For the durability of the asphalt structure, it is also essential to have a good bond
between the asphalt layers that can avoid water penetrating between asphalt layers.

2.1.1 Surface course
The surface course constitutes the top layer of the pavement and should be able to
withstand high traffic- and environment-induced stresses without exhibiting
unsatisfactory cracking and rutting in order to provide an even profile for the comfort
of the user and at the same time possessing a texture to ensure adequate skid
resistance. Depending on local conditions, functional characteristics such as skid
resistance, noise reduction and durability are often required for surface courses. In
some cases, rapid drainage of surface water is desired through a porous surface while
in other cases the surface course should be impermeable in order to keep water out of
the pavement structure. As indicated, the surface layer is important for the pavement
TERRASSYTA
UNDERGRUND
BRLAGER
BELGGNING
FRSTRKNINGSLAGER
TERRASSYTA TERRASSYTA
UNDERGRUND UNDERGRUND
BRLAGER
BELGGNING
FRSTRKNINGSLAGER
BRLAGER BRLAGER
BELGGNING BELGGNING
FRSTRKNINGSLAGER FRSTRKNINGSLAGER
Asphalt layers
Unbound road-base
Formation
Subgrade
Unbound sub-base
Long-Life Asphalt Pavements Technical version June 2007
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performance but no single material can provide all the desired characteristics (e.g.
porous and impermeable at the same time). A wide range of surface layer products can
therefore be considered appropriate depending on specific requirements:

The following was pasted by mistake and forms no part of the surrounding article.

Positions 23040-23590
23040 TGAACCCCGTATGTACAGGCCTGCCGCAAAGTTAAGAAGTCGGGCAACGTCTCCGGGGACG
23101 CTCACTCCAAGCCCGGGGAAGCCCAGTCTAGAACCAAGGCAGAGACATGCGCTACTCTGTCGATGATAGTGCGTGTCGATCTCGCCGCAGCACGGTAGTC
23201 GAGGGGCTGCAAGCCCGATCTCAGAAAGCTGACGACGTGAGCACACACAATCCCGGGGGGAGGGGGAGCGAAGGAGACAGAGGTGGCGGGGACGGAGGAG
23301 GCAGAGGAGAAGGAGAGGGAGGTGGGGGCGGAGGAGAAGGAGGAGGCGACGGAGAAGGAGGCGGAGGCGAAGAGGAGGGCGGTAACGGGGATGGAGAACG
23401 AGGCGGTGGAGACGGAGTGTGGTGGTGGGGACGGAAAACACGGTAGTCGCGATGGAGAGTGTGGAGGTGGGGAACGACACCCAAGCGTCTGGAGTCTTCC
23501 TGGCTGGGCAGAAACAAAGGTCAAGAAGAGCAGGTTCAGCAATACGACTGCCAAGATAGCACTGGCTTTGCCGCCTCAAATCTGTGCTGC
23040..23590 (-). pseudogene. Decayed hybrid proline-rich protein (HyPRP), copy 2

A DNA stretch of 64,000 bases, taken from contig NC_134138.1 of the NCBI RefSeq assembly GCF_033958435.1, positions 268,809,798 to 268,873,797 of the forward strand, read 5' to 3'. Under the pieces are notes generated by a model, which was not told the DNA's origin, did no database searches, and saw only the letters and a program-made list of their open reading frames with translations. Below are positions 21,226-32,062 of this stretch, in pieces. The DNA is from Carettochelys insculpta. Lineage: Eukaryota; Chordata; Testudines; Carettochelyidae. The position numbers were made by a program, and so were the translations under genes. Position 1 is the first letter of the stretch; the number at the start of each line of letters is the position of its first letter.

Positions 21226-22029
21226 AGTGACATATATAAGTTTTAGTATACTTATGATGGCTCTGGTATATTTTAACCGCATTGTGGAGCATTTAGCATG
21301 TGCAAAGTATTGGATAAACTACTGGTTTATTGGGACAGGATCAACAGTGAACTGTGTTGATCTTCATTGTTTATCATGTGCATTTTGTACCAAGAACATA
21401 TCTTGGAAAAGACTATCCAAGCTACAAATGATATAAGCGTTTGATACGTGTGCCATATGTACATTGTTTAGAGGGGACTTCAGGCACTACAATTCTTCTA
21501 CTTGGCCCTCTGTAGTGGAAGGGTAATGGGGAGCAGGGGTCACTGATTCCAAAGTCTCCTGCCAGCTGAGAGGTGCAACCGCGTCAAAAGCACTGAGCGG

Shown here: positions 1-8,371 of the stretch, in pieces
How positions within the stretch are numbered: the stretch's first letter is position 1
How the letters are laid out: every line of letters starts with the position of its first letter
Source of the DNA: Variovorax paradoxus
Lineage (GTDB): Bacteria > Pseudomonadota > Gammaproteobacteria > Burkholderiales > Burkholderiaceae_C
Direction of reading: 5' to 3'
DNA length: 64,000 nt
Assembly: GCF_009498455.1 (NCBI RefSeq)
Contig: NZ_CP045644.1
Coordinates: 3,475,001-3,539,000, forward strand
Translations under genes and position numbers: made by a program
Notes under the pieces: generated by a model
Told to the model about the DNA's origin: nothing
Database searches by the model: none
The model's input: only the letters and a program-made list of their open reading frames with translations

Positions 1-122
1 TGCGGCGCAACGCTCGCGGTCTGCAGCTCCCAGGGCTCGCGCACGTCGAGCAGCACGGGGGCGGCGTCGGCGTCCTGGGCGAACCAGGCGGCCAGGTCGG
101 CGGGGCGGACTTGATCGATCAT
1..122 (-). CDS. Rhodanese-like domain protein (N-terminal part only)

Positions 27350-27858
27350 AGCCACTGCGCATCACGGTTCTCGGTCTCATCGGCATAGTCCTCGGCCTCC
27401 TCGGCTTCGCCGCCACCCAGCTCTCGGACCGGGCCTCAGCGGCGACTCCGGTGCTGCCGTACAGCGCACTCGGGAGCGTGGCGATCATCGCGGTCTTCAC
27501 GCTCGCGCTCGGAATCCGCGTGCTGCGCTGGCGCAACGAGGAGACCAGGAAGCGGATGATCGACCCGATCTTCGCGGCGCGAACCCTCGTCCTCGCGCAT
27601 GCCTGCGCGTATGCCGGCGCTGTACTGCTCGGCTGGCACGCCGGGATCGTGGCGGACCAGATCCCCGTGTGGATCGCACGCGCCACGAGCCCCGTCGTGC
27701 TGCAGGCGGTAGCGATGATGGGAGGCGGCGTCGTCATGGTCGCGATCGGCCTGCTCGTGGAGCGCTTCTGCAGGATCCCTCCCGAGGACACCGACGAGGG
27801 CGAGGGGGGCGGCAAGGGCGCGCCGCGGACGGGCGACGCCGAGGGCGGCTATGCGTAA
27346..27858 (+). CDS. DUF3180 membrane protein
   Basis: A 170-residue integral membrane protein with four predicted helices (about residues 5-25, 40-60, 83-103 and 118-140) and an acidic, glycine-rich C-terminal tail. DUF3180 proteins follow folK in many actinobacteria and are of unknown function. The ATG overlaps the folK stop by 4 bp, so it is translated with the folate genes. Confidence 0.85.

Asphalt Concrete (AC)
Bton Bitumineux Mince (Thin Layers Asphalt Concrete AC-TL)
Asphalt Concrete Very Thin Layers (AC-VTL)
Ultra Thin Layer Asphalt Concrete (UTLAC)
Stone Mastic Asphalt (SMA)
Hot Rolled Asphalt (HRA)
Porous Asphalt (PA)
Double layered Porous Asphalt (2L PA)
Mastic Asphalt (MA)
Soft Asphalt (SA)

In the end, the selection of the surface course is a matter of identifying the most
appropriate material during the design process. The functional requirements can
conflict. For example, noise reduction could require the use of a double-layered
porous asphalt and that conflicts with the requirement of a very durable surface layer.
The durability of surface layers can be improved by using higher quality materials.
The higher costs of these will be compensated by the lower costs of traffic measures
and user costs.
In Appendix A the durability of these surface layers is shown.
2.1.2 Binder course
Under the assumption that a particular layer solely is subjected to a mode of
deterioration, long-life pavements are usually designed by preventing permanent
deformation in the bound layers using an appropriate binder course. Binder courses are
frequently adopted on the assumption that the highest shear stresses will occur about
50 70 mm below the asphalt surface. The binder course is therefore placed between
surface course and base courses to reduce rutting by combining qualities of stability
and durability. Stability can be achieved by sufficient stone-on-stone contact,
combined with stiff and/or modified binders.
2.1.3 Base course
The base course is perhaps the most important structural layer of the pavement, which
is intended to effectively distribute traffic and environmental loading in such a way
that underlying unbound layers are not exposed to excessive stresses and strains. This
often implies comparatively high stiffness of the base course. However, following the
principle of performance-specific design of each layer, the base course should
primarily show adequate fatigue resistance. Consequently, it is often assumed that for
an asphalt mixture, there exists incompatibility between stiffness and fatigue-
resistance. This assumption is based on the fact that a stiff base course can be obtained
using either relatively course aggregate or stiff bitumen, which both increase the
sensitivity to high strain levels [8.]. In principle, a base course material is affected by
all material-related factors including grading, additives as well as air void and binder
contents. In practice, relatively fine grading [9.], low void content [10.] and high
binder contents are strived for. According to APA [5.], there are several possible
strategies to achieve a base course exhibiting long-life characteristics. One approach to
ensure good fatigue life, as determined by a given laboratory test and a given